The music. The experiences. And just life. Being exposed to different things; I think that's what does it. All of that really speaks to the growth of one's personality. And before this album, I was travelling to foreign places and being inquisitive about different songs and different people.
I went to Australia and found out about Empire of the Sun, who I worked with on the album. I travelled to Europe and was exposed to Swedish House Mafia. I went to Coachella. I went to Ibiza with my good friend David Guetta. He began to help me understand there's a different type of musical experience and that I could -- I hate this word -- commercialize that and make it palatable for the rest of the world to enjoy the way I did. That's what began to shape the music.
I suspect a lot of the names you just mentioned would surprise people who put you in the R&B box.
My analogy of boxes has always been: If you find yourself in a box, you're dead. You're in a coffin. You cannot categorize yourself like that in this day and age. Because these days, you never know what people are going to like.
You've got black kids liking electronic music. You've got hip-hop heads enjoying country. You've got rappers singing. There's this melting pot of music. And there is an electronic element that ties it together.
Live instrumentation -- which is how I was introduced to music -- that's not really done. So with this album, I wanted to bring the soulful essence of music played on instruments to a new experience through electronic music. I know that sounds complicated, but it works well in my head!
It seems counterintuitive at a time when so many artists are hunkering down and trying to protect their bit of turf.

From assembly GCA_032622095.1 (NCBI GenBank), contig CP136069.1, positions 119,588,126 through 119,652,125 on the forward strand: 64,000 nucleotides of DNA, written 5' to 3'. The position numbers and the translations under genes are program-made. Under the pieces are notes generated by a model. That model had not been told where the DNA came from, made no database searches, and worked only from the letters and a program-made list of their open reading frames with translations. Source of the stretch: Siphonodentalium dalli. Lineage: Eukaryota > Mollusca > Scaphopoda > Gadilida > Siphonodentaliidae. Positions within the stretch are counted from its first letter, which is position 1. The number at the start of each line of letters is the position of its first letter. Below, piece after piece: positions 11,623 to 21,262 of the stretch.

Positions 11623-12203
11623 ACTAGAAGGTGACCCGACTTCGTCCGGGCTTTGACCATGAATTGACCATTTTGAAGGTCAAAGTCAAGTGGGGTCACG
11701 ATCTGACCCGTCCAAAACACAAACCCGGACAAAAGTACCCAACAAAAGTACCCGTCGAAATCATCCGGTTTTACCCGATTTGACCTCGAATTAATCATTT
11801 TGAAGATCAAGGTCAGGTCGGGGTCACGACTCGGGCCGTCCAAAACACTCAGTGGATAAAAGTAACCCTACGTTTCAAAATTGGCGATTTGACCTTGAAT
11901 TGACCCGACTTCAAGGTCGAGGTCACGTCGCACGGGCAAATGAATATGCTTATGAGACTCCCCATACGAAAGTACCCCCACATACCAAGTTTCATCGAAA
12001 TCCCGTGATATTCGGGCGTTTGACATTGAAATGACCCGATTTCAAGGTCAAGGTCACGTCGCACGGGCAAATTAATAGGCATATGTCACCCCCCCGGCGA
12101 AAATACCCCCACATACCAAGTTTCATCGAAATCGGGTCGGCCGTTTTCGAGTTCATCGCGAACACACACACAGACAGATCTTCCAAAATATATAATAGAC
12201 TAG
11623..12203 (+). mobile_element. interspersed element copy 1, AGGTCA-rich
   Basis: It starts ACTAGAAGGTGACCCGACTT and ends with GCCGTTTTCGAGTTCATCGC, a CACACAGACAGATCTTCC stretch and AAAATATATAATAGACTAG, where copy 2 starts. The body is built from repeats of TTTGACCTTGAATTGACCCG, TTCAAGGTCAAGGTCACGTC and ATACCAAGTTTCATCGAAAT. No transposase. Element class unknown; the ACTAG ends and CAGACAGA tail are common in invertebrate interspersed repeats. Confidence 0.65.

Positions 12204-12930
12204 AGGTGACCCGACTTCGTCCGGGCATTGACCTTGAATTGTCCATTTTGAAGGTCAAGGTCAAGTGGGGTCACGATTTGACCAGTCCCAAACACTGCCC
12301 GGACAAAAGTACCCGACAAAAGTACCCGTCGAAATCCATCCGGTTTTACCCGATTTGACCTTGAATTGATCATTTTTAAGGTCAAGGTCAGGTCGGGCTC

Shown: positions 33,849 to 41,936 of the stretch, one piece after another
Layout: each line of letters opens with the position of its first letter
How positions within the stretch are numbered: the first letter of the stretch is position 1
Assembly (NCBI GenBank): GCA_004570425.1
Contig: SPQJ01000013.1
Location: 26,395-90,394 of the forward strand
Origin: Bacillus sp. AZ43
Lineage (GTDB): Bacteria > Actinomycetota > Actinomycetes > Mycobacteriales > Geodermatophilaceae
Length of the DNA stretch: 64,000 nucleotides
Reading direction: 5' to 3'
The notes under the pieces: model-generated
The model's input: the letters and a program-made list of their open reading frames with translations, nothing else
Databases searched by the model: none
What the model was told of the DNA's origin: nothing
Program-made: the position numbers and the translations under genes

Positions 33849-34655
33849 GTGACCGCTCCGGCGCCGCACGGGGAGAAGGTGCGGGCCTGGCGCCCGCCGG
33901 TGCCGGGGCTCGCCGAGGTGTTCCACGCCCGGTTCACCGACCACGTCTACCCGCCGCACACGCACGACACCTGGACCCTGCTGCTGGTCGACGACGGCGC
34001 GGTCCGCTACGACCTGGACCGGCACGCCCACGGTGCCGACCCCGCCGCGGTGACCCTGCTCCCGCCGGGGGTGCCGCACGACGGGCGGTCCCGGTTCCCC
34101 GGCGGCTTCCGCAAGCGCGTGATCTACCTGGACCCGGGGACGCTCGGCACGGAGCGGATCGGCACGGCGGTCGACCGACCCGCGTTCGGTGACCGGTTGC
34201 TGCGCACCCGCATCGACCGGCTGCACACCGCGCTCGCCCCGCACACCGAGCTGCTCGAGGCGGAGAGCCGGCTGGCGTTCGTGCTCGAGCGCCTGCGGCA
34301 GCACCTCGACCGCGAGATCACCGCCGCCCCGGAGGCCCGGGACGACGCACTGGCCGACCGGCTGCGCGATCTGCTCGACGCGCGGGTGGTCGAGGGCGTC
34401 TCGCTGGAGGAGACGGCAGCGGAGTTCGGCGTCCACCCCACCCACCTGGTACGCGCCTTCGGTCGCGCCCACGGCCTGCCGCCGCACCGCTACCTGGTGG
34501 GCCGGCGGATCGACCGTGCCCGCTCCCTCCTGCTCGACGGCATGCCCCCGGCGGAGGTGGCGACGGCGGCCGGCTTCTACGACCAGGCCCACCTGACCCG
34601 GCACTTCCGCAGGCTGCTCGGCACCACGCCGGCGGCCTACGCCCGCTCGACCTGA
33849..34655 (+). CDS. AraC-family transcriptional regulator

And rightfully so. Record sales are not what they used to be. So people go with the formula. That's no discredit; to each his own. In some lights, that does work. But if you want to be recognized as a legacy artist who is able to translate a message to everybody through music, you have to allow yourself to try different things and at least try to represent different genres.
You're training to play Sugar Ray Leonard in the movie Hands of Stone. What effect has that had on you?
A really good one. I've become a boxer. I know my way around the ring. I don't think I'm going to switch careers. But I do feel really good about what I'm going to offer and what I have to offer to the character. And it is great for the preparation for touring and performing. You can't get in better shape than a boxer.
But it must be frustrating to have to wait to tour until after you make the film.
Well, yeah. But I'm only scheduled to shoot in July. I wasn't planning to be on the road until the end of this year or the beginning of next year.
Preparation. If I were to just rush out on the road, it wouldn't live up to the expectations. A show takes months and months of preparation and practice and also coordination. I'm trying my hardest to fit the emotion into the stadiums and arenas and not just get onstage and sing. I really want people to leave saying, "Man, I never experienced anything like that in my life. I'm compelled; I've been inspired."